Heat Wave

“We’re having a heat wave” is a phrase I have heard several times recently as the plummeting temperatures and record snowfall we have experienced this past week begin to fade. One of the latest was a dear friend of mine, in response to reading that the high temp on Friday would be 33°. Something is wrong in Oklahoma when you’re excited about a high of basically freezing, right?

The phrase “We’re having a heat wave” was made popular in a song written by Irving Berlin for the 1933 musical As Thousands Cheer and was originally sung by Ethel Waters, the first black Broadway star to be given equal billing with whites. My favorite recording of the song is Ella Fitzgerald’s from 1958. Regardless of where you have heard it, or which version you have heard, I am certain you now have that refrain in your head.

Getting back to our particular “heat wave.” It had been 12 days without a temperature above freezing when the forecast predicted a high of 33° for Friday. Some of those days saw low temps in the negative 2 digits and highs in the single digits. That may not be any big thing up north, but in Oklahoma that is COLD! So, when we heard it would be above freezing, we were excited.

This is a very minor example of normalization. Normalization is the process through which ideas and behaviors that may fall outside of social norms come to be regarded as “normal.” In the case of the weather, after almost two weeks of below freezing temps, being cold started to feel normal. When the temperature climbed above freezing, we saw it as a “heat wave.” While we didn’t really think 33° was a heat wave, it still demonstrates that when we are exposed to something for long enough, it starts to become normal, and we stop noticing it.

Normalization is not good or bad in itself, but the things being normalized can be. For example, in 1933 while Ethel Waters was singing “Heatwave” on Broadway, in much of the US, blacks were still segregated from whites and were provided limited or no protection from discrimination and violence. It would be more than 30 years until the Civil Rights Act of 1964 was passed, and unfortunately, discrimination is still with us today.

Sometimes good things are normalized. I am old enough to remember when throwing trash out the window of your car was “normal.” However, in the 70’s there was a significant push to reduce littering and clean up the environment. While we have not solved the solid waste problem, it is much less likely that you will see someone throw trash from their car, and you notice it when they do.

What makes normalization problematic is entropy.

Entropy is the process of degradation or running down or a trend to disorder. Entropy is what naturally occurs in all systems unless energy from an external source is introduced. Basically, left alone and without effort being put forth, things move toward a lower state.

Applying this to communities, we find that if we make no effort the culture will move away from compassion and caring and toward selfishness and division. This concept is well stated in this quote:

The only thing necessary for the triumph of evil is for good men to do nothing.

Edmund Burke

This would naturally correct itself if the degrading culture caused us to take notice; however, normalization leads us to slowly acclimate to a less and less compassionate culture.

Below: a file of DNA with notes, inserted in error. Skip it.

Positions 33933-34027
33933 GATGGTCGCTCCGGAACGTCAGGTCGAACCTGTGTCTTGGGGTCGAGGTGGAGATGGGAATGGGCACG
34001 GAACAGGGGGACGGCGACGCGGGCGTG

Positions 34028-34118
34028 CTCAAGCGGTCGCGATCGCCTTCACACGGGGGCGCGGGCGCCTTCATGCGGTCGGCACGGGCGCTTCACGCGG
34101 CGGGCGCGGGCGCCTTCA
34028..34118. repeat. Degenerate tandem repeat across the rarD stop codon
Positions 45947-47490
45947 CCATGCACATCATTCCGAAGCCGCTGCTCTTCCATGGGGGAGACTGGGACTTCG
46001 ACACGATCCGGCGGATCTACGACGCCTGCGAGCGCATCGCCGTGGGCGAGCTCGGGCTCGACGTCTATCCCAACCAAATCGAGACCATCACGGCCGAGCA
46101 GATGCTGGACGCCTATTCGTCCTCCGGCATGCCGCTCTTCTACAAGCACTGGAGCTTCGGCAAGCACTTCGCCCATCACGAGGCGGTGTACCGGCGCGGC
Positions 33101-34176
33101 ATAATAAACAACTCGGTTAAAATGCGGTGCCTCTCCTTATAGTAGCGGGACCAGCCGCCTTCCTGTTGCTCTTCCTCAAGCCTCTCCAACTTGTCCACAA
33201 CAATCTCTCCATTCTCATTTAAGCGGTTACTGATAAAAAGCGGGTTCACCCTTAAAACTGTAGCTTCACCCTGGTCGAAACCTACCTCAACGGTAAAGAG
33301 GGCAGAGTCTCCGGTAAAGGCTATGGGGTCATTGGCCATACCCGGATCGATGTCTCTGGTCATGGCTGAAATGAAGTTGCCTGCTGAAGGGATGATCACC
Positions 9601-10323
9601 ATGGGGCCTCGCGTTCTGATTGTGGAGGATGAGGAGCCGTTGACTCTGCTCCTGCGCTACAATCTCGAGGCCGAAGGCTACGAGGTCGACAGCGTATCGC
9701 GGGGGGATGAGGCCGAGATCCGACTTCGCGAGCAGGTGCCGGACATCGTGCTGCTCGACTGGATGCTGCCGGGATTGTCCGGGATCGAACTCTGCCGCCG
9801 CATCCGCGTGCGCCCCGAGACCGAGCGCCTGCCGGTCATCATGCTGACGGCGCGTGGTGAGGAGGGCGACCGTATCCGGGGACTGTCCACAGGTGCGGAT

The solution to this problem is continuous improvement. This is simply effort (energy) applied in a consistent manner to not only overcome the natural degradation (entropy) but to lift the system to a higher state. Continuous improvement is a familiar term in industry and one we use often at Kimray. We even have a group dedicated to continuous improvement to help us remain focused each day on adding energy to the system in ways that improve the outcomes.

We can also apply continuous improvement to our personal lives and our community and culture. We can even use the same models that we use in the industrial setting, like the Plan, Do, Check, Act model. This model has us establish objectives and the steps to achieve them (plan), carry out those steps (do), evaluate the results and determine if objectives are being met (check), and finally adjust both our measurements and methods based on the results.

Since normalization works in both directions, as we improve our culture and community, we will become accustomed to the improvements and be capable of seeing how we could improve even more. One of the principles of continuous improvement is that it is based on small changes and not only on major paradigm shifts or new inventions. It is hard to imagine a world or a community that is completely different than the current state, but it is not too difficult to see how things could be a little better. When it’s below zero outside, it is hard to imagine the summer, but it is easy to get excited about it being above freezing. As we look around today, what can we see that could be improved in the way we treat and relate to each other? More personally, what can I do to be more compassionate and caring to the people around me? “Nothing” is the wrong answer because no action doesn’t mean no change; it means things get worse. The right answer is that each of us can do something every day to start a heat wave of compassion and care, wherever we are, for whomever we are around. Adding energy to our community to make a difference in people’s lives creates an emotionally warm place to live and work, and it is The Kimray Way.

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